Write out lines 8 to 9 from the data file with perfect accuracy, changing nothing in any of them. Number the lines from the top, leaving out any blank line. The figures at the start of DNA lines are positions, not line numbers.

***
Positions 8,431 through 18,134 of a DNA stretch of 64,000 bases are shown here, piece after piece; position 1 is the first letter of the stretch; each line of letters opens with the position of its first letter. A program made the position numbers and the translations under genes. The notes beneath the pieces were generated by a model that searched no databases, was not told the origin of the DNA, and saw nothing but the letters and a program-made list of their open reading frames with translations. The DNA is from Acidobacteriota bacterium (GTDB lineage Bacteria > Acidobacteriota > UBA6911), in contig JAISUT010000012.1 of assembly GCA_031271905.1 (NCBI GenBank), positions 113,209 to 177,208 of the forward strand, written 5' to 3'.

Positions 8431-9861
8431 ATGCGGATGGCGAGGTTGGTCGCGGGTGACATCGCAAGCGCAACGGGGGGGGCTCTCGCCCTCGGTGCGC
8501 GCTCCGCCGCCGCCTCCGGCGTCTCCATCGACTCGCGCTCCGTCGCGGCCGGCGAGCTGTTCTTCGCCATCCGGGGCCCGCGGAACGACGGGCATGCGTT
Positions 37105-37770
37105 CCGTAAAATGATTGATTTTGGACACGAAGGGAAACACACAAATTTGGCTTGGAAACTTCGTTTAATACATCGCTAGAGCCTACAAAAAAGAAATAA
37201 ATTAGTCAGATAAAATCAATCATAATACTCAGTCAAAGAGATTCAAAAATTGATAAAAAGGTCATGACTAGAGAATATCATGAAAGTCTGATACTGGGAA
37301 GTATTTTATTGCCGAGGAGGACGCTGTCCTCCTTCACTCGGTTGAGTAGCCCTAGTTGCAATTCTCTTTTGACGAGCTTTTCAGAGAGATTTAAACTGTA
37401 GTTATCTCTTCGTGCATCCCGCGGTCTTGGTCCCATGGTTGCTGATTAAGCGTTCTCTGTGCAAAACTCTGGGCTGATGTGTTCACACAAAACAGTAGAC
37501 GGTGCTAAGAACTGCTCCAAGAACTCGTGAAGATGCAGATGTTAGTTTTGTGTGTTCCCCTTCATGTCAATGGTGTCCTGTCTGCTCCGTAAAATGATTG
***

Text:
37301 GTATTTTATTGCCGAGGAGGACGCTGTCCTCCTTCACTCGGTTGAGTAGCCCTAGTTGCAATTCTCTTTTGACGAGCTTTTCAGAGAGATTTAAACTGTA
37401 GTTATCTCTTCGTGCATCCCGCGGTCTTGGTCCCATGGTTGCTGATTAAGCGTTCTCTGTGCAAAACTCTGGGCTGATGTGTTCACACAAAACAGTAGAC